In previous post, about Step 1, where we discussed dawn of fiber communication links we saw, that main problems that engineers met at that time was distance limitations, and they needed add signal re-generators in middle of fiber distances, and needed thus convert back and forth signal from optical to electrical.
That was not effective and expensive.
What happened at Step 2 of this optical revolution? Optical Amplifiers were introduced, and schemes we discussed in previous post came to such concept:
Figure1 : Increasing transmission distance by introducing optical amplifiers.
Be sure to compare with schemes in Step 1.
So, what can clearly see here is that while technologically it was more complex, in reality scheme looks more simple now and these devices now starts to amplify signal compensate power loss.
Another important thing is that these devices already does not needed convert signal back from optical to electrical. Examples of such devices are Raman amplifiers, EDFA’s, or Semiconductor Optical Amplifier.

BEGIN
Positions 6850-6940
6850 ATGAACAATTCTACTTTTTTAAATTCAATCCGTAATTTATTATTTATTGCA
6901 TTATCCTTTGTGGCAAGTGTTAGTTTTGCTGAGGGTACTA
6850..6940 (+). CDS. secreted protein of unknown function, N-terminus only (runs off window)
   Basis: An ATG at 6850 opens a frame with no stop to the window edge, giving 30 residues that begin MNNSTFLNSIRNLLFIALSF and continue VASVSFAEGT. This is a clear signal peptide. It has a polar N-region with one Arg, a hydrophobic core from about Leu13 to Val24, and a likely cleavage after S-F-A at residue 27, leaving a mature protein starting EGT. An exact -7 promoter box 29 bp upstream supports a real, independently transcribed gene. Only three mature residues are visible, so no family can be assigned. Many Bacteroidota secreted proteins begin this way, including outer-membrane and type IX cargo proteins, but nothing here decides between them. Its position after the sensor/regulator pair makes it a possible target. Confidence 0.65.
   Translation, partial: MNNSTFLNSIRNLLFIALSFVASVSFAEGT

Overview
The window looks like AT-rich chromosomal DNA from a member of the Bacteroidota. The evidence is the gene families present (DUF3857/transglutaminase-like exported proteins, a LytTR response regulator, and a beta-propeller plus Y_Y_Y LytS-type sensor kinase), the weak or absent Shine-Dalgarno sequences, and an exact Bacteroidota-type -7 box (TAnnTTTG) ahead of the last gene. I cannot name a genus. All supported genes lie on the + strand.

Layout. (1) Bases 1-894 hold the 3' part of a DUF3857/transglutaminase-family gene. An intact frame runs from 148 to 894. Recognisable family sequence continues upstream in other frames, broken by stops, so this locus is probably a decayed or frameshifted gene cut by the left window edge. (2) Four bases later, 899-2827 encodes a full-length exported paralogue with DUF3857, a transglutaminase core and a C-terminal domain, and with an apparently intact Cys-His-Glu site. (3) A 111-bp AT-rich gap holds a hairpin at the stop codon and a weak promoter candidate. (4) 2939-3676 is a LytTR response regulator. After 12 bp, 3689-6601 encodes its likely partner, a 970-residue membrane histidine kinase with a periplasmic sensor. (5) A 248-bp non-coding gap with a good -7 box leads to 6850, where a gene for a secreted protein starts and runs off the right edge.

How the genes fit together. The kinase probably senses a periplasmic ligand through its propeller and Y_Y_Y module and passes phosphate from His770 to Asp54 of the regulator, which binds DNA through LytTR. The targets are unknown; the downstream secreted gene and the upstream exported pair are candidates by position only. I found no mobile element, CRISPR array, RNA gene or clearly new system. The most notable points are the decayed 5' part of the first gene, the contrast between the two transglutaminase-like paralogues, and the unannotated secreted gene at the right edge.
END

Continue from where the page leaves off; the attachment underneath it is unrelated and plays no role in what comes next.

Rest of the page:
Now testing is even more easy, it is enough to connect testing equipment at the end of those segments, where you need to compensate power loss value, and measure proper value.
However, it’s important to note, that while adding optical amplifiers compensates power lost, that is caused by attenuation, and can be also calculated if you know how many db you lose per km in your fiber cable, then optical amplifiers could not do anything with optical dispersion. This is why Dispersion Compensation Modules, or DCM’s where introduced along with Optical Amplifiers.
DCM’s can reduce the width of optical pulses transmitted into optical cable.